Erdogan chides Merkel over use of ‘Islamist terror’ term

Merkel and Erdogan at the Presidential Palace, 2 February

Turkey President Recep Tayyip Erdogan chided German Chancellor Angela Merkel over her use of the term “Islamist terror” when describing the Islamic State.

The leaders met at the  Presidential Palace in Ankara this afternoon and held a press conference after the closed meeting.

Responding to a comment by Merkel that a joint struggle needed to be waged against the IS group, Erdogan said the use of the term “Islamist terror” was not correct.

“Islam means peace. Bringing together the terms ‘Islam’ and ‘terror’ will only upset Muslims around the world. I would like to ask that this term not be used to describe the jihadist terror of Islamic State,” Erdogan said.

Merkel responded to Erdogan’s comment, saying ‘Islam’ and ‘Islamism’ were not the same thing and that the German nation had stood against all kinds of terror.

“Religious freedoms are very important for me. In Germany we are doing everything we can to enable Muslims to practice their beliefs freely. Our people have the utmost respect for Muslims,” Merkel said.

The German Chancellor, who is lacking popular support in the run-up to general elections also warned Erdogan about freedom of speech and press freedom.

“I expressed the importance of freedom of speech in this period and also highlighted press and media freedoms. I also shared my concerns over German journalists facing difficults in getting accreditation to work in the country.”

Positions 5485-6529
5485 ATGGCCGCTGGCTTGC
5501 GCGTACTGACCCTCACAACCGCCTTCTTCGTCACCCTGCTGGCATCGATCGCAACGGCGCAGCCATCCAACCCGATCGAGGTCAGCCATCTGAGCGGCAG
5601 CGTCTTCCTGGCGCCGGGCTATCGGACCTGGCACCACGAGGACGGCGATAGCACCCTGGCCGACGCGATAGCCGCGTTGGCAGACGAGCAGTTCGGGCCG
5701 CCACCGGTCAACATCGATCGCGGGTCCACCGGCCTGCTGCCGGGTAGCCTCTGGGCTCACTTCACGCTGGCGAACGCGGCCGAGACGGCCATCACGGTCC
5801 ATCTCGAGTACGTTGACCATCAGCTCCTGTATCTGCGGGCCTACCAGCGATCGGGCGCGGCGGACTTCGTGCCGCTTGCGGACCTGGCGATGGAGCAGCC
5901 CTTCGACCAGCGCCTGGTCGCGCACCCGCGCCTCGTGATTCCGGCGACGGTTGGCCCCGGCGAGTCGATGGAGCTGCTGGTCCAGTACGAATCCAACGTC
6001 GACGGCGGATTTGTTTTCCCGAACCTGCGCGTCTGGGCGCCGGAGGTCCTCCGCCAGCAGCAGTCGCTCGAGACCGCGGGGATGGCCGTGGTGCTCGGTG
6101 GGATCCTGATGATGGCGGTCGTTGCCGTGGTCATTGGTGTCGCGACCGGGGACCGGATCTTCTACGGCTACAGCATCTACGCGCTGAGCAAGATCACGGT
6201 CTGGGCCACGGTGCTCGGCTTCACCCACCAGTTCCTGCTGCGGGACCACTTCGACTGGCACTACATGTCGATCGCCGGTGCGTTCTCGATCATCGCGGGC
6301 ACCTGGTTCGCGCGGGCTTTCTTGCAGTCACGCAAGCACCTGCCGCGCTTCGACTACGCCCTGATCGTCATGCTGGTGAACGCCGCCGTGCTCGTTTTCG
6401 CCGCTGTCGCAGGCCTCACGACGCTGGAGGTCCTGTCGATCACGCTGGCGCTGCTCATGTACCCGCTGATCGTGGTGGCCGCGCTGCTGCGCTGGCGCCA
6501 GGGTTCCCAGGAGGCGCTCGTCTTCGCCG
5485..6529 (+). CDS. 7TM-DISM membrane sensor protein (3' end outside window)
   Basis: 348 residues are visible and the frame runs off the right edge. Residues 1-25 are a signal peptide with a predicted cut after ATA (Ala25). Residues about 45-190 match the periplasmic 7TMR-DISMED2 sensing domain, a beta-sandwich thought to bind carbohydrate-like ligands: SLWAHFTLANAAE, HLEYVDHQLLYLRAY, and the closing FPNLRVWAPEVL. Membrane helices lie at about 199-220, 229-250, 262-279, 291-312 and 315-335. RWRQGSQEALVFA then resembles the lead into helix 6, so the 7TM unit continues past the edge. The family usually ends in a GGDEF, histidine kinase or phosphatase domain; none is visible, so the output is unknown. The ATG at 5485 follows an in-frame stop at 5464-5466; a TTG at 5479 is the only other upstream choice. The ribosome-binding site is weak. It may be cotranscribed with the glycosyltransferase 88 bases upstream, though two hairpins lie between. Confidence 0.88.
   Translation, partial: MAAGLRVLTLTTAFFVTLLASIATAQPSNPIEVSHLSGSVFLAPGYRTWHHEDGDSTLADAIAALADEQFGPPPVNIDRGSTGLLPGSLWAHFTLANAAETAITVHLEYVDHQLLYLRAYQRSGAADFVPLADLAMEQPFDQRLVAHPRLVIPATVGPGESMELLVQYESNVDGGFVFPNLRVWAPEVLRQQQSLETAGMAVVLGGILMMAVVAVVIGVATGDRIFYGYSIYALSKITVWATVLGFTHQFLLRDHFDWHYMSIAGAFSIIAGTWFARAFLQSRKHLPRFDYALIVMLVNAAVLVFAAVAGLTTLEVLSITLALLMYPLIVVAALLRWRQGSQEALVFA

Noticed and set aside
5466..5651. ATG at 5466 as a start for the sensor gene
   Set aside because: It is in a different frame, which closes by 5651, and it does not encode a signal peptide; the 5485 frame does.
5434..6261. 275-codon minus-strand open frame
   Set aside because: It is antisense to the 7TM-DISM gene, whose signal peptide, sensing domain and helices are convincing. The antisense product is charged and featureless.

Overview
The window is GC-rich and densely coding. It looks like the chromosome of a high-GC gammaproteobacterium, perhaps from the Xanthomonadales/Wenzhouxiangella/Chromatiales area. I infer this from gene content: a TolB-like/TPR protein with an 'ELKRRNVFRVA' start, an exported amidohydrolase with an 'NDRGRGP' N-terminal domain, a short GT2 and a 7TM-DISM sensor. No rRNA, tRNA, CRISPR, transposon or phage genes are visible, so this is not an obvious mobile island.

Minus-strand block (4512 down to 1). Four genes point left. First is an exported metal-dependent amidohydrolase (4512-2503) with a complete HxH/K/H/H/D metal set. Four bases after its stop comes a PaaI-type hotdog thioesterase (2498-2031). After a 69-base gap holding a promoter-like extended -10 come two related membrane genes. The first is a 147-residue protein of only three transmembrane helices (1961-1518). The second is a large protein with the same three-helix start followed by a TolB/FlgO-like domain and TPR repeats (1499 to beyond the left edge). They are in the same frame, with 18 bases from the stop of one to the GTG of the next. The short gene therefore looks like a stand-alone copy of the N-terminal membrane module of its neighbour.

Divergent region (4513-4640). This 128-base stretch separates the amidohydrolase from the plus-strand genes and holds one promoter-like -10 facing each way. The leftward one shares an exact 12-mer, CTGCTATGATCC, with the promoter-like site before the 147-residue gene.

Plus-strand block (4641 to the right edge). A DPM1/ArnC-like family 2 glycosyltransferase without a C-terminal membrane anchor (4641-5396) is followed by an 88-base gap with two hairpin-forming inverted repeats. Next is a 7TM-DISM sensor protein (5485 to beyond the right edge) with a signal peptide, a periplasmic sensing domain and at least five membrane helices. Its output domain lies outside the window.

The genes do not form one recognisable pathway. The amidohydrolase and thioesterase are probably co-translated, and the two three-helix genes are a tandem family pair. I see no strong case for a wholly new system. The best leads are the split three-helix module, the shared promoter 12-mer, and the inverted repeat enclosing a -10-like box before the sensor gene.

Regarding the extradition of people Turkey accuses of having ties to the Fethullah Gulen movement, who Ankara alleges was behind the failed coup attempt last year, Merkel said, “to take these [extradition] steps we need evidence. Courts are assessing the evidence provided. Some courts have already decided against extradition. Our justice ministers are going to meet about this. We must respect court rulings and independent investigations.”

The two discussed broadening financial relations between the two countries as well as developments in Iraq and Syria, the fight against terror and the refugee crisis.

Turkey quelled the flow of refugees from Syria and Iraq in 2015 and was promised at least €6m to finance the refugees’ stay. The German Chancellor said the EU had given Turkey €2.2m so far and that the rest of the money needed “to flow” to the country.

Ankara has been accused of blackmailing the EU with Turkish officials saying they would “open the gates” for refugees to go to Europe if the EU did not support Ankara financially and in its Syria policy. The people of Turkey are hosting at least 2.5m refugees fleeing the Syria conflict.